Protected area Areas protected for having ecological or cultural importance

Protected areas or conservation areas are locations which receive protection because of their recognized natural, ecological or cultural values. There are several kinds of protected areas, which vary by level of protection depending on the enabling laws of each country or the regulations of the international organizations involved. Generally speaking though, protected areas are understood to be those in which human presence or at least the exploitation of natural resources is limited.

This is an index of conservation topics. It is an alphabetical index of articles relating to conservation biology and conservation of the natural environment.

Man and the Biosphere Programme UNESCO conservation programme

Man and the Biosphere Programme (MAB) is an intergovernmental scientific program, launched in 1971 by UNESCO, that aims to establish a scientific basis for the improvement of relationships between people and their environments.

Wilderness Undisturbed natural environment

Wilderness or wildlands, are natural environments on Earth that have not been significantly modified by human activity or any nonurbanized land not under extensive agricultural cultivation. The term has traditionally referred to terrestrial environments, though growing attention is being placed on marine wilderness. Recent maps of wilderness suggest it covers roughly one quarter of Earth's terrestrial surface, but is being rapidly degraded by human activity. Even less wilderness remains in the ocean, with only 13.2% free from intense human activity.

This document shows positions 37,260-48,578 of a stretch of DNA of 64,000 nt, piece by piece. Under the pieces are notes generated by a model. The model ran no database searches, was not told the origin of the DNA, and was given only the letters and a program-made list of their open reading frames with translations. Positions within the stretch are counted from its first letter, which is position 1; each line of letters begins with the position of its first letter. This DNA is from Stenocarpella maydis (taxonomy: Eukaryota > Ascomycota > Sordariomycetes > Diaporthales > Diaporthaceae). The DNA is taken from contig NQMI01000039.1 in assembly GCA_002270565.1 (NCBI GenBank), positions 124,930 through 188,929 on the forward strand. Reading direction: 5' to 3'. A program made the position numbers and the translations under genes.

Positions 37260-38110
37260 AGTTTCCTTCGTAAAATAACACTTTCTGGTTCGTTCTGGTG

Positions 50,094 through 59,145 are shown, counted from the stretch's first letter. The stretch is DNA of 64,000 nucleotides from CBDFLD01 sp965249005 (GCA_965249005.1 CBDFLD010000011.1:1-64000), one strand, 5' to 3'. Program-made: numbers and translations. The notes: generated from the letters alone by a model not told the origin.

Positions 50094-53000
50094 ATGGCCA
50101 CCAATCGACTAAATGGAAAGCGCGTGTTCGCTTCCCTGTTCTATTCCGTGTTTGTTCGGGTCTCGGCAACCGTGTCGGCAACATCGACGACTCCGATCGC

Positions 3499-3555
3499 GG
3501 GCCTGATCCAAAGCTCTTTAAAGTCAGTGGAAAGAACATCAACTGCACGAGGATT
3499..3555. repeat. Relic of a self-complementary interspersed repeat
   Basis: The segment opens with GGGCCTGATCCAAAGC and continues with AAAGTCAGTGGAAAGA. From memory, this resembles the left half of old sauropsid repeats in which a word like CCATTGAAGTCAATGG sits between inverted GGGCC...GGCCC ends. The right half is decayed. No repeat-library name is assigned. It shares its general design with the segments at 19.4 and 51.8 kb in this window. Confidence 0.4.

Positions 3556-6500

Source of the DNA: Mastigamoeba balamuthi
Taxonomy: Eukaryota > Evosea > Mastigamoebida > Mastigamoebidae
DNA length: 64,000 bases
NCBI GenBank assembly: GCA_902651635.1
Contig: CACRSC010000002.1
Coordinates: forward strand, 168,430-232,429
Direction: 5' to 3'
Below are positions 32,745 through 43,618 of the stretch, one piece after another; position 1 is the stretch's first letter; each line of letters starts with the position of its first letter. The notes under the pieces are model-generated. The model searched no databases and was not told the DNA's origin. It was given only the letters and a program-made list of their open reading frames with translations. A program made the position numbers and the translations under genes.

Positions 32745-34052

Cleland Conservation Park Protected area in South Australia

Cleland Conservation Park is a protected area located in the Adelaide Hills, South Australia about 22 kilometres (14 mi) south-east of the Adelaide city centre. Cleland Conservation Park conserves a significant area of natural bushland on the Adelaide Hills face and includes the internationally popular Cleland Wildlife Park and the popular tourist destinations of Mount Lofty summit and Waterfall Gully. It is maintained by the South Australian Department of Environment, Water and Natural Resources (DEWNR).

A nature park, or sometimes natural park, is a designation for a protected landscape by means of long-term planning, sustainable use and agriculture. These valuable landscapes are preserved in their present state and promoted for tourism purposes.

Protected areas of the Czech Republic

There are at least six types of protected areas of the Czech Republic.

World Commission on Protected Areas

The World Commission on Protected Areas (WCPA) is one of six commissions of the International Union for the Conservation of Nature (IUCN).

Protected areas of Estonia

Protected areas of Estonia are regulated by the Nature Conservation Act, which was passed by the Estonian parliament on April 21, 2004 and entered into force May 10, 2004. Overall Estonia has 15403 Protected Areas covering 21.21% of the country land and 18.78% of it marine and coastal territory.